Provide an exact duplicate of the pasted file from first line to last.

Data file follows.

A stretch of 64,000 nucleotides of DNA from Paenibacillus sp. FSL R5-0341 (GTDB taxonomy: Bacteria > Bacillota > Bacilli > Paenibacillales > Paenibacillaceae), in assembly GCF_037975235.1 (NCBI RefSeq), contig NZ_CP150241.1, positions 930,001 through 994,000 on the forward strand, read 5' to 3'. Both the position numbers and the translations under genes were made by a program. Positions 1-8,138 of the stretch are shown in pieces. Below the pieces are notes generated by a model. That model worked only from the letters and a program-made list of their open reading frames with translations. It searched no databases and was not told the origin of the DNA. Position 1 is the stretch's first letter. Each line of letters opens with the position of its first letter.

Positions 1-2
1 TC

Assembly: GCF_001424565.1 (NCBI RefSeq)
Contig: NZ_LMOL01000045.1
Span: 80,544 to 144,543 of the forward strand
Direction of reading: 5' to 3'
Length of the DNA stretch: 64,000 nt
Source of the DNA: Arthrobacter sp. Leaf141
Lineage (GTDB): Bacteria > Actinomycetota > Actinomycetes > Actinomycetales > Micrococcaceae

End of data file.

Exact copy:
A stretch of 64,000 nucleotides of DNA from Paenibacillus sp. FSL R5-0341 (GTDB taxonomy: Bacteria > Bacillota > Bacilli > Paenibacillales > Paenibacillaceae), in assembly GCF_037975235.1 (NCBI RefSeq), contig NZ_CP150241.1, positions 930,001 through 994,000 on the forward strand, read 5' to 3'. Both the position numbers and the translations under genes were made by a program. Positions 1-8,138 of the stretch are shown in pieces. Below the pieces are notes generated by a model. That model worked only from the letters and a program-made list of their open reading frames with translations. It searched no databases and was not told the origin of the DNA. Position 1 is the stretch's first letter. Each line of letters opens with the position of its first letter.

Positions 1-2
1 TC

Assembly: GCF_001424565.1 (NCBI RefSeq)
Contig: NZ_LMOL01000045.1
Span: 80,544 to 144,543 of the forward strand
Direction of reading: 5' to 3'
Length of the DNA stretch: 64,000 nt
Source of the DNA: Arthrobacter sp. Leaf141
Lineage (GTDB): Bacteria > Actinomycetota > Actinomycetes > Actinomycetales > Micrococcaceae